Week 2 – Bible and History
In the second week we think more about the prophets – Why? Because they were trying to see where God was in the world, and what God was calling people to do. How is God at work in history? What is judgement, and is God merciful? What about other people?
As people deep in prayer they were given insights, pictures, understanding including glimpses of what God would do in the future. For the God of then had a plan for the ‘then’ and the future, to bring in his Kingdom, on the Day of the Lord.
And we too live in the real world of ‘now’ but have faith in and hope for the Kingdom which is to come, not as passive spectators, but active in the world today.
Friday 2.5 – Chosen for others
Abraham was called and promised blessing, but also, that, through him, all the nations of the earth would be blessed (Gen 12).
In the Exodus, others joined the Hebrews in the escape, and were made welcome if they wished to join (Ex 12: 38).
There are also some harsh and hard passages where the enemy groups are to be killed – there is something here about keeping true to God and not compromising but these are hard, hard passages.
Do they become a bit easier when we discover some individuals from these enemy groups affirmed as Godly heroes and heroines. Rahab is a Canaanite and Ruth is a Moabite, but they are part of the ancestry of Jesus (see Matthew ch 1).
We have seen the call to be holy, to be set apart for God as a key theme in the Old Testament, and we understand it today – Christians are called to live holy and good lives, to live by God’s commandments, and that will set us at odds with the ways of many around us.
The call to be holy meant, for the Old Testament Israelites not intermarrying as that would mean taking on some of the culture and gods of the other family; it meant not mixing with their religious practices, or compromising, and so the call was to keep separate. This came to be seen in a whole mix of laws, key ones including circumcision for men, the keeping of the Sabbath and some complex food rules (kosher food), not least because blood was considered to contain the life of an animal so it had to be drained before eating.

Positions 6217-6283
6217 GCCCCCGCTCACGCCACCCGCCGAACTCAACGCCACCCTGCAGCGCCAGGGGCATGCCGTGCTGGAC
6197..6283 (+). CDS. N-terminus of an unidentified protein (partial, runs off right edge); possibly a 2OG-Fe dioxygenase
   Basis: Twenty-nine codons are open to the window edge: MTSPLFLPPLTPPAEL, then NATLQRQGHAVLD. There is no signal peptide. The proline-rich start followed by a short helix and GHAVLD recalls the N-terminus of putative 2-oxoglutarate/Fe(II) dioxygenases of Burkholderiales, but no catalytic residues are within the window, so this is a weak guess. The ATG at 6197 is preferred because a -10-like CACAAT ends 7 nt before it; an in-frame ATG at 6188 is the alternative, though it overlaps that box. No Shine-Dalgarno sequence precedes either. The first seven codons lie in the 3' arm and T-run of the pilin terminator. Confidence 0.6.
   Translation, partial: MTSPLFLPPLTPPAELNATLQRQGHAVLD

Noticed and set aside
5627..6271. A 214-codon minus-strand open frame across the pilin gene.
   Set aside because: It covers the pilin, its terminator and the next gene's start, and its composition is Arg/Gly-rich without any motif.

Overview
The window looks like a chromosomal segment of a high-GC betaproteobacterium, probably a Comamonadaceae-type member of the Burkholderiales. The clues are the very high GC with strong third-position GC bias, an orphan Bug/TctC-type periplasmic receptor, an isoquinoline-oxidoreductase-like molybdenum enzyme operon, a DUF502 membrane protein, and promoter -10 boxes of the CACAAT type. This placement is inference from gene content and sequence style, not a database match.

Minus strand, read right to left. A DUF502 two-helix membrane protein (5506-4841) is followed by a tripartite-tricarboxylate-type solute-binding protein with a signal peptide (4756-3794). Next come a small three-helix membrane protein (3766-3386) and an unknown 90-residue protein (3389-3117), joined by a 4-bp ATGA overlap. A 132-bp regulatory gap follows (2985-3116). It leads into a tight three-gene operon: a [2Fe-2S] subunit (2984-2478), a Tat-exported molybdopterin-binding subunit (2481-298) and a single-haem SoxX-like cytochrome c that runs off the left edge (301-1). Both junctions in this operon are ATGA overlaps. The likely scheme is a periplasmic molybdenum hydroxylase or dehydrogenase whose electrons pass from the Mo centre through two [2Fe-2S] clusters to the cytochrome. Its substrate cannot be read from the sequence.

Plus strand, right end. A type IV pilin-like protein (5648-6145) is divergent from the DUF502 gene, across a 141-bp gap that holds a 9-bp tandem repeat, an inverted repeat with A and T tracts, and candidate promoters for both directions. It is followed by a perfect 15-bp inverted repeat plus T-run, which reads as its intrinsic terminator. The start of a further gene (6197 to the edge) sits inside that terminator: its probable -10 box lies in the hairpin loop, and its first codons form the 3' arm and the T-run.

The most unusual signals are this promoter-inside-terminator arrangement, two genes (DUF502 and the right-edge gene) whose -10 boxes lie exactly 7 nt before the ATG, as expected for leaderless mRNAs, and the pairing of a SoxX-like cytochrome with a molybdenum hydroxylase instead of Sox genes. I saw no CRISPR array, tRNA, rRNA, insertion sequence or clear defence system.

But this call to be separate, different, holy, was not a call to impose on others; unlike Christians and Muslims, Jews do not tend to be mission-minded seeking converts.
Because at the heart of their faith, of the Old Testament faith, is this sense that they are called to bring God’s blessing on others. Over the centuries we begin to find the idea that, in the fulness of time, God will call all people to gather on his “mountain”, that the Temple will be
‘a house of prayer for all people’,
that God will call people from all nations. This is mustard seed which grows to have the birds nesting in its branches.
Jesus was born a Jew, in the land which God had promised to Abraham, and he grew up a Jew, circumcised and attending the Sabbath and the great Festivals.
In his ministry he focused on the ‘lost sheep of Israel’ – not because they were more important but because the message is for them first.
In John 12, we have the image of the seed having to fall into the ground and die before it can grow and bear much fruit. While Jesus came to teach, to heal, to show signs of what Kingdom life is, he was born and lived, to demonstrate and make real that God has taken our sins, and has also proved that the promise of new life is not vague or theoretical.
And the seed, once fallen, dead and growing anew, does bear fruit across the world, as the first Christians share the good news with others, in the surrounding towns, wider afield, to Rome, with an Ethiopian who happens to be travelling near Philip and who is exploring the writings of Isaiah.
Even in Jesus life, a bit like with Rahab and Ruth in the Old Testament, the good news cannot help but be shared wider, to a Roman Centurion whose slave is ill, to a Phoenician woman, to a tormented man in Gadara.
Always the message is – you are chosen to take the message on; you are given grace so that you will share it; you receive mercy so that you offer mercy.
The church exists for the good of others, both to help and care but even more to share the truth of God, the promise of God, the invitation of God.
Being called by God does not make us better or more special except that we are to share this news.
In the Old Testament the pattern is mostly that others will come to Jerusalem, will come to us. But after the resurrection the key word is ‘Go!’ We are to go to others with the good news, we are to spread out so people wherever they are can discover the good news. Christianity came to England possibly within a few decades of Jesus death. Thomas, the apostle may have taken the gospel to Iran and India. Thank God.
And the anointed one, the Messiah, chosen if you like above all others, is the ‘Man for Others’; love received, is then to be shared, not stored, to be given on not held. The one who seeks to save their life will lose it, but the one who loses their life, for Jesus sake, for the gospel, will save it.